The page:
CHESTERTOWN, MD—A unique collection of ancient Egyptian funerary artifacts, many never before shown to the public, will be on display in the Kohl Gallery at Washington College this fall. The exhibition “For Now and Forever: Funerary Artifacts from Ancient Egypt” will open Friday, September 9 with a 5 p.m. reception and will continue through December 2.
Exhibition curator Fatma Ismail, a lecturer in Art at the College, says the 33 items in the show date from the 3rd century CE to the 3rd millennium BCE and include funerary and votive objects in bronze, wood, stone and faience. Except for one object from the Johns Hopkins University Archaeological Museum, all the objects come from a private collection in Baltimore whose owners wish to remain anonymous.
“Students and visitors will see a range of objects that include animal statuary, a wooden mask and coffin, representations of different Egyptian gods and goddesses, and an early dynastic jar,” says Ismail. “These artifacts reveal how the ancient Egyptians prepared for their journey to the afterlife. And they illustrate how a fundamental human concern, the nature of life and death, connects us all.”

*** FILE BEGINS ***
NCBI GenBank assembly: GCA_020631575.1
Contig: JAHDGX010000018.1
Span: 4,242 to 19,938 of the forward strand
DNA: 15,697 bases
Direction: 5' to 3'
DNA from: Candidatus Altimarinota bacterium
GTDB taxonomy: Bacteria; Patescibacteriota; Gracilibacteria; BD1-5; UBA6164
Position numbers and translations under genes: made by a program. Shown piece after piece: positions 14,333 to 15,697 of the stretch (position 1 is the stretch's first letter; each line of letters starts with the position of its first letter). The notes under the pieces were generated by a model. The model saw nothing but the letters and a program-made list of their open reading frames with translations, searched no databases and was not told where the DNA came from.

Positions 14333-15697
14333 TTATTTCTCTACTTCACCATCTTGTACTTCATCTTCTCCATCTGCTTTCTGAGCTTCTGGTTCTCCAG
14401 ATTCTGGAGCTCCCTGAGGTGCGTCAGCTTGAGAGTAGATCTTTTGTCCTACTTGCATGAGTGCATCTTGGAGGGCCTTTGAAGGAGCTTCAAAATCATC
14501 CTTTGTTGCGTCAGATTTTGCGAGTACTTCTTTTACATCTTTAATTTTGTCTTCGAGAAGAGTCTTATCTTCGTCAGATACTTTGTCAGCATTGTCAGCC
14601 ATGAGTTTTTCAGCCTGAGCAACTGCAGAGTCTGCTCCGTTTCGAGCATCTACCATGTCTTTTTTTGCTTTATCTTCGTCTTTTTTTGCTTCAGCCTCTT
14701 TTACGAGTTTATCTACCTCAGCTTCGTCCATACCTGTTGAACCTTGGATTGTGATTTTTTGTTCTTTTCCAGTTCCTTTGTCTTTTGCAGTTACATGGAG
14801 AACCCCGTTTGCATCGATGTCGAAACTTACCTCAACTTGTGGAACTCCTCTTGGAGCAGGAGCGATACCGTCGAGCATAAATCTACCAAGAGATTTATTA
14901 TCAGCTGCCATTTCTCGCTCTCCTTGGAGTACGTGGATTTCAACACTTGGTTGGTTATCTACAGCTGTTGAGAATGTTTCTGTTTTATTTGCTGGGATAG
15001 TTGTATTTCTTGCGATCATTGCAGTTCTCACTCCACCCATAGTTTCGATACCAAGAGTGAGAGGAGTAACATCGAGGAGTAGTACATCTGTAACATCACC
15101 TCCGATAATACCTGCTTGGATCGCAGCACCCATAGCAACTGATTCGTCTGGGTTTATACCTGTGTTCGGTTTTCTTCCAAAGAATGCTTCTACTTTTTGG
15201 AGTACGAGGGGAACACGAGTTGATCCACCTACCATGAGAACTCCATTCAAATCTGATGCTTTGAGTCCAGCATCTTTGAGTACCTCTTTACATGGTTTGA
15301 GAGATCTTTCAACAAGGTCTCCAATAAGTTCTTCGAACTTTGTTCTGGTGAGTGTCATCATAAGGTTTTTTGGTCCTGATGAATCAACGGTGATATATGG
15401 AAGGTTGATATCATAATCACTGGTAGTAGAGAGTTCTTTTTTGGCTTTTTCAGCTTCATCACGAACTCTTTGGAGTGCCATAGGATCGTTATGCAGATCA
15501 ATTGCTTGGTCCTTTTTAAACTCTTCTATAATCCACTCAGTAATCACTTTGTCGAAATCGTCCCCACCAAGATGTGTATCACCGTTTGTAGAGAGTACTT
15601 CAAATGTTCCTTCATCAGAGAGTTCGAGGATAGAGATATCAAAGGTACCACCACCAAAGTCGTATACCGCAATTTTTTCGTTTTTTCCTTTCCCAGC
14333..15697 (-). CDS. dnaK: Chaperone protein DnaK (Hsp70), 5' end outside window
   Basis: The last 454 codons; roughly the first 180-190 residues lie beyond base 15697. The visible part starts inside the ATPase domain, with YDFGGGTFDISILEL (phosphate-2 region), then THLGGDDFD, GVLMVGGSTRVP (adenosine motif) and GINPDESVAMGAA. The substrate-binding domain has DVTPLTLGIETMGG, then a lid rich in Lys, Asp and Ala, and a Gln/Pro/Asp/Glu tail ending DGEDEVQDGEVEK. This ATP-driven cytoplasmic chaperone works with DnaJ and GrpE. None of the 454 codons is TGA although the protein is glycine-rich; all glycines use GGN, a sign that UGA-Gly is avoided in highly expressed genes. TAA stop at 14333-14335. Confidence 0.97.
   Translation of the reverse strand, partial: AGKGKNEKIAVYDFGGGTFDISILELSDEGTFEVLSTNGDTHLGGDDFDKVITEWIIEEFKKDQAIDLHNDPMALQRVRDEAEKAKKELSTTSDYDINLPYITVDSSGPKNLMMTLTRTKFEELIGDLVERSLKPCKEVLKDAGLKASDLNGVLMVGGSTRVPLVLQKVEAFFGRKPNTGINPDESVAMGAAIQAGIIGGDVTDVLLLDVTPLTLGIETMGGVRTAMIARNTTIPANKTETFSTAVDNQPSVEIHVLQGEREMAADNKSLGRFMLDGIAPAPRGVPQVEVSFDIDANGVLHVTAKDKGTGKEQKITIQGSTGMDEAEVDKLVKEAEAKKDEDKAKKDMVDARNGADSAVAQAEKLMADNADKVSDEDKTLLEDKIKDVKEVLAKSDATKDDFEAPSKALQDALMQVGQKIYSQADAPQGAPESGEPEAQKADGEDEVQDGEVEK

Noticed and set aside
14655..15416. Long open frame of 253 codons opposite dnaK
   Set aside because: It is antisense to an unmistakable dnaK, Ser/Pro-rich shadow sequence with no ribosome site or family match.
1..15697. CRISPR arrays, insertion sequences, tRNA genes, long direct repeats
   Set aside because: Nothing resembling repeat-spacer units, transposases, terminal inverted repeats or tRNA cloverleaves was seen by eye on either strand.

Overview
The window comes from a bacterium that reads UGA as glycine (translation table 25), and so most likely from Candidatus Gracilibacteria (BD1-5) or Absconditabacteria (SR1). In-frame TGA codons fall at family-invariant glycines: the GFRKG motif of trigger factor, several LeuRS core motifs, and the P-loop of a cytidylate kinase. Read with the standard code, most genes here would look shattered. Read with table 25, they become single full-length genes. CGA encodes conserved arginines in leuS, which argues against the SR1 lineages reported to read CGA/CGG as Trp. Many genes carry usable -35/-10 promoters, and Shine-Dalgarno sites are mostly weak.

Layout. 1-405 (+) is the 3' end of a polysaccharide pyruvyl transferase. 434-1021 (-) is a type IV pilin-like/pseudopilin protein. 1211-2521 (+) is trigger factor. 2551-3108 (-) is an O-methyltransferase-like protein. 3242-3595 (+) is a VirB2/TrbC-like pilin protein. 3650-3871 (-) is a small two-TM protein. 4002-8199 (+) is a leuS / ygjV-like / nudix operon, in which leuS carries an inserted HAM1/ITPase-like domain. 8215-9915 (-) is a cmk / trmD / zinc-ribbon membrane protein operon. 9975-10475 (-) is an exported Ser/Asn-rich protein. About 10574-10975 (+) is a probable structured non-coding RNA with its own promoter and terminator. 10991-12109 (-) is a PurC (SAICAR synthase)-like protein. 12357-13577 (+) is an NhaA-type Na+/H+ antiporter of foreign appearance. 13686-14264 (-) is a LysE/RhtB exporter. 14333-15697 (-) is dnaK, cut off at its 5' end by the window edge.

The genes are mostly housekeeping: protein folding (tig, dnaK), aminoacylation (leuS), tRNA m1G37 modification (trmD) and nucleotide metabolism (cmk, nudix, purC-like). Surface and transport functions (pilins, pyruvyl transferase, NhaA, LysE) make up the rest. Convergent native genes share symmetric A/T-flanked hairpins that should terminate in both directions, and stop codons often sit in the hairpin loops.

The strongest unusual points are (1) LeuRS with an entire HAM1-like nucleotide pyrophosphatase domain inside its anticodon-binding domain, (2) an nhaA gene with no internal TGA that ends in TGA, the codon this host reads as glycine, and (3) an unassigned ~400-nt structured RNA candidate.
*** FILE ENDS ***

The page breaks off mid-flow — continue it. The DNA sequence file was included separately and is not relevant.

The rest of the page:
Ismail, who earned her Ph.D. from the Near Eastern Department of the Johns Hopkins University in 2009, has been part of the University’s excavation team at the Temple Precinct of the Goddess Mut at Karnak in Luxor, Egypt. A highly interdisciplinary scholar, she studies early religions and the history and civilization of North Africa and the Near East. She has worked on nationally prominent exhibitions, including “Faces of Ancient Arabia: The Giraud and Carolyn Foster Collection of South Arabian Art” at the Walters Art Gallery and “Quest For Immortality: Treasures Of Ancient Egypt” at The National Gallery of Art.
For the fall semester at Washington College, she will teach a course titled “Reading Egyptian Temples: Stone Wall as Mythology, Theology, and Ideology.”
The exhibition’s designer is Alex Castro, an artist, architect and designer who lectures in Art at Washington College. ‘‘These objects are small but magnificent,” he says, of the funerary artifacts, “and they will be installed in a quite elaborate exhibition.”The Kohl Gallery is located in the Gibson Center for the Arts on the Washington College campus, 300 Washington Avenue, Chestertown. Gallery hours are Wednesdays and Thursdays 1 to 5 p.m., Fridays noon to 6 p.m., Saturdays and Sundays noon to 5 p.m.; closed Monday and Tuesday. For more information, visit http://www.washcoll.edu.